Protests come together
Light a Candle, Write a History shows how the Sewol protests demanding justice and truth merged with the frustrated workers of SsangYong Motor – who for a decade had been fighting unjust dismissals and a lack of workers’ rights and protection – and with citizens from all walks of life who had put their trust in Park Geun-hye but felt betrayed by her style of governance.
During 2016 it was revealed that the president had helped her friend and mentor, the shaman and cult leader Choi Soon-sil, enrich herself. She had also let Choi read confidential government documents and influence state policies. It also became known that the president had spent her controversial seven-hour absence from public view after the Sewol ferry accident in a secret meeting with Choi Soon-sil.
During the period of mass protests in the centre of Seoul from the fall of 2016 to the spring of 2017, Park Geun-hye’s approval rates fell to five per cent, but even the opposition parties were reluctant to take action, which shows the scope of elite control over South Korea’s political landscape.
The president responded by calling the millions of protesters terrorists and likened them to ISIS. In the meantime she and her party were busy criminalising political opponents, preparing to declare martial law, and re-writing history textbooks to improve the image of Park Chung-hee’s regime.
Business as usual?
When representatives from the ruling Saenuri party warned the citizens that a storm might soon blow out their candles, the citizens boldly responded: A storm won’t blow out our candles, it will make the fire spread. The citizens then added to their demands the detainment of not just the president, but the corporate owners who helped her stay in power way beyond any form of democratic legitimacy.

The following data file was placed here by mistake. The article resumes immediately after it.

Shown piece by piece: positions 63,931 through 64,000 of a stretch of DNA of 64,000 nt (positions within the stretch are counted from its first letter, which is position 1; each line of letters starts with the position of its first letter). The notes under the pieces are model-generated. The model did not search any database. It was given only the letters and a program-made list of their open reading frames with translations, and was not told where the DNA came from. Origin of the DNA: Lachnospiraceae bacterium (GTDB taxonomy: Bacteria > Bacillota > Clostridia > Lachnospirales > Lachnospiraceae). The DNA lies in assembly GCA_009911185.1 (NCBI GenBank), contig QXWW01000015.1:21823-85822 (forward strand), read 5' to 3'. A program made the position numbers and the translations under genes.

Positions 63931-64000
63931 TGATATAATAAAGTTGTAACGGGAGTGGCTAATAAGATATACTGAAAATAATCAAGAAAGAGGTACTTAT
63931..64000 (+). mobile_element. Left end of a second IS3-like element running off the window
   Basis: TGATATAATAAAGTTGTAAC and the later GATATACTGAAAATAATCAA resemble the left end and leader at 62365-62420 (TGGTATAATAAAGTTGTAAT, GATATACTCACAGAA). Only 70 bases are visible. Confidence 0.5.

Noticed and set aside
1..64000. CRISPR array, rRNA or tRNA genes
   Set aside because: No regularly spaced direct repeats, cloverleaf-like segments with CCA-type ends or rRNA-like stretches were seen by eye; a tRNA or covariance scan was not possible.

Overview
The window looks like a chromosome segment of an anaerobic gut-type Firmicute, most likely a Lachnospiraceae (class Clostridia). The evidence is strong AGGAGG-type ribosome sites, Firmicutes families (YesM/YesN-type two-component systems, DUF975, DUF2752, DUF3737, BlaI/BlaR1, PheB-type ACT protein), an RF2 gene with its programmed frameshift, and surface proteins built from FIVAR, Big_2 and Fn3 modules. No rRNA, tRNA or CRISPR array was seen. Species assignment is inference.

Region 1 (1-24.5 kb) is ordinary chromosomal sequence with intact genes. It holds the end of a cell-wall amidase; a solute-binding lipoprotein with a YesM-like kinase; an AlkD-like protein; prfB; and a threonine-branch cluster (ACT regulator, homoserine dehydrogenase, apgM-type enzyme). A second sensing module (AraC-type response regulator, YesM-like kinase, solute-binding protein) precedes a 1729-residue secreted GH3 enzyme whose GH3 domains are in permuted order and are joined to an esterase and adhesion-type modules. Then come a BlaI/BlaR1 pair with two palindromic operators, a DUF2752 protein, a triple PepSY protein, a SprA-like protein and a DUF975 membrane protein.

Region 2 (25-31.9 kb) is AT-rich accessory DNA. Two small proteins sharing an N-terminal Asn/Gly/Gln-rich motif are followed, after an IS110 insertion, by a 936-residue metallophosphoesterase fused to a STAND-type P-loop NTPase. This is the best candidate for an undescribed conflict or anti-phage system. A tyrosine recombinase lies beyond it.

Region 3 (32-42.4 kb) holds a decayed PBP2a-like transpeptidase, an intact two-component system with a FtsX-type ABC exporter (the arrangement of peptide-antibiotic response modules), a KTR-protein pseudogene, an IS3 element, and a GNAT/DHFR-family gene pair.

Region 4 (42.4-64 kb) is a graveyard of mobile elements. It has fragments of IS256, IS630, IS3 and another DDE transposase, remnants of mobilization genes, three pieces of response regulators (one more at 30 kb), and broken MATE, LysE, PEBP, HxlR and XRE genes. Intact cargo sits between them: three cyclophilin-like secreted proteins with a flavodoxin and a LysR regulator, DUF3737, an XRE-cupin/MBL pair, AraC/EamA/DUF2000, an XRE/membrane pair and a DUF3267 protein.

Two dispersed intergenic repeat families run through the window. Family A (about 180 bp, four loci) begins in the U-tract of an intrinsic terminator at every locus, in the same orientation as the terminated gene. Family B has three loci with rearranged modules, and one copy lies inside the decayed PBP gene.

In an historical victory, Park Geun-hye was finally removed from office on March 10, 2017, on the very same day that the sunken ferry Sewol was retrieved from the bottom of the ocean. Upon the announcement of the president’s impeachment the protesters who were gathered in the streets danced and shared hugs and tears of joy.
Light a Candle, Write a History makes it appear as if the mobilisations of citizens announced radical change, but the sad fact is that much has since returned to business as usual. The corporate owners largely kept their impunity and the families and friends of the drowned secondary school students are still waiting for the truth, maintaining a memorial camp in Seoul city centre to this day. The former SsangYong Motor workers and many others are also still struggling for justice in a society where economic growth comes at a high cost to the majority.
The documentary fails to explain exactly how – on an organisational level – it became possible to make such a large and varied crowd of citizens come together in the same mass protests, but shows clearly that the lighted candles mobilised people who usually do not claim a political voice. It remains to be seen what powers these historical events have unleashed.